Thursday, April 22nd, 2010
As you will have no doubt read in the headlines today, the IMF has proposed levying two “global” taxes on the world’s banks to make sure those greedy guys don’t get us into trouble again. If that sounds dubious, it’s because it is. In reality what is being proposed, and has been falling into place for some time, is the framework for an unelected global authority with powers above and beyond those of sovereign governments.
In our featured article today we explain how the IMF’s so called global Financial Activities (FAT) tax on banks is nothing more than a bailout slush fund that would inevitably trickle down to the consumer, and also be levied upon all financial institutions (not just the big ones that commit massive fraud on a daily basis).
This will not prevent globalist bankers from over reaching, it will in fact provide the incentive for more moral hazard by providing built in insurance against risky actions.
Such taxes will drastically reduce the profits of all banks and financial institutions, ensuring only the biggest can continue to thrive. Global competition could be killed off completely, signaling the final nail in the coffin of the free market.
Some within the banking industry also argue that reduced capital in financial institutions makes them a less attractive investment and makes it more likely that governments will have to step in when a fresh crisis hits.
The Association for Financial Markets in Europe issued a statement to this effect: “The IMF has set the right objective in addressing the need to avoid another financial crisis, but appears to have chosen the wrong means to achieve it.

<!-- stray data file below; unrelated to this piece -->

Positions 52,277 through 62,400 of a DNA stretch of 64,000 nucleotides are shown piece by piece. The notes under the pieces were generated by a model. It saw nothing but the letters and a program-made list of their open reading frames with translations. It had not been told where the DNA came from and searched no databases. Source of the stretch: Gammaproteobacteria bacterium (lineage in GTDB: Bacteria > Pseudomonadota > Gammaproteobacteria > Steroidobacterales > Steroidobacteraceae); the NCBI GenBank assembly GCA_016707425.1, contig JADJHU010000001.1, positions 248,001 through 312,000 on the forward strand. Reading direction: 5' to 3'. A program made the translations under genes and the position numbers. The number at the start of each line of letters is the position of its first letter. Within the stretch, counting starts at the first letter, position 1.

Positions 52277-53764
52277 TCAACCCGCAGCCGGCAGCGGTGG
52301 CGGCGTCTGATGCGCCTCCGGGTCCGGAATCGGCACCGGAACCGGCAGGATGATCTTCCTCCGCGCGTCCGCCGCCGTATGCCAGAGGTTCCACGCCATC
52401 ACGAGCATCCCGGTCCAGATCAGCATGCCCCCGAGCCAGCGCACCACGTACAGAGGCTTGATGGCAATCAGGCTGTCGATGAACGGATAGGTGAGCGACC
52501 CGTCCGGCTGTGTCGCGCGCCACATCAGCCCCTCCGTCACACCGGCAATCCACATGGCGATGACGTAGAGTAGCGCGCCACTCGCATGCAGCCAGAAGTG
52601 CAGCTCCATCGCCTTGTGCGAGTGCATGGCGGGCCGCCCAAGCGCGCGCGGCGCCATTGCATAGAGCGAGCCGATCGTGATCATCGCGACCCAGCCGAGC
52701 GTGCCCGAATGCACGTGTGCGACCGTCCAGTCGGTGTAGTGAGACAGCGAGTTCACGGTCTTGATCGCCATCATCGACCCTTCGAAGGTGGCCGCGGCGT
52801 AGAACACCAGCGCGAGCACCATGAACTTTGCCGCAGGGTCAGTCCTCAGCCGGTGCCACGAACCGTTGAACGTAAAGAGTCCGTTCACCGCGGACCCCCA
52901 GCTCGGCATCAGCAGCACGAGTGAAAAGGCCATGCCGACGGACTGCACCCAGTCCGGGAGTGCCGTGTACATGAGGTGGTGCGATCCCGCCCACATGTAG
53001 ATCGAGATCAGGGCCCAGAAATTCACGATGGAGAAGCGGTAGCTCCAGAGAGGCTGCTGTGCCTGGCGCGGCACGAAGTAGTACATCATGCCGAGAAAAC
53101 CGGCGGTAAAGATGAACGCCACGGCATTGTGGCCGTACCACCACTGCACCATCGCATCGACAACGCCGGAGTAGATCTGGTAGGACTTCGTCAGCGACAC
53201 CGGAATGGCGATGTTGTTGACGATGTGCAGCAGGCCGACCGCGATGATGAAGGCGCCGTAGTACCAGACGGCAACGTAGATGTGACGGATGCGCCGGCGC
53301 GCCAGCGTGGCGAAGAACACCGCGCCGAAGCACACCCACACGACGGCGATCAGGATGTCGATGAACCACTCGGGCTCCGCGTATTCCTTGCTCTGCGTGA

“The financial sector should not rely on public funds in the event of a crisis. As an industry, it needs to put in place measures that will enable failing firms to be wound down or restructured without needing taxpayer support. Banks must be allowed to fail and the cost of dealing with any failure must be first met by shareholders and creditors, not taxpayers.”
Even The Economist has denounced the idea as “Treating the symptoms, not the cause”.
Aside from these issues is another valuable point being made by the banks themselves, as well as economists and commentators – you cannot have global taxes without a powerful enough global authority to enforce them.
Global Consensus Key to Introducing New Levies is the headline in the Korea Times, which notes that without an overarching international framework to oversee global taxation, the idea will struggle to come to fruition.
“Certainly, the recommendation will provide momentum for global discussions on whether to put the idea of this taxation into action.” The report states. “This issue is also expected to be on the top of the agenda during a G-20 meeting of finance ministers and central bankers to be held this weekend in Washington. What’s important is to build a global consensus on this contentious matter.”
The London Telegraph reiterates this key point:
“Both taxes would be tricky to enforce, as bankers were quick to point out. A FAT tax would almost certainly require global co-ordination or face “regulatory arbitrage” by banks moving operations to friendlier territories.”
The IMF is well aware of this problem, outlining in the proposal that unilateral measures “risk being undermined by tax and regulatory arbitrage, and may also jeopardise national industries’ competitiveness”. Coordinated action, it says, would promote a level playing field for cross-border institutions and ease implementation.
The Telegraph article continues:The IMF’s idea is for the levy to support a resolution regime that would minimise the need for state support. A resolution agency would determine when a bank was insolvent and ‘replace managers, recognize losses in equity accounts, and, as necessary, expose unsecured creditors to loss’.”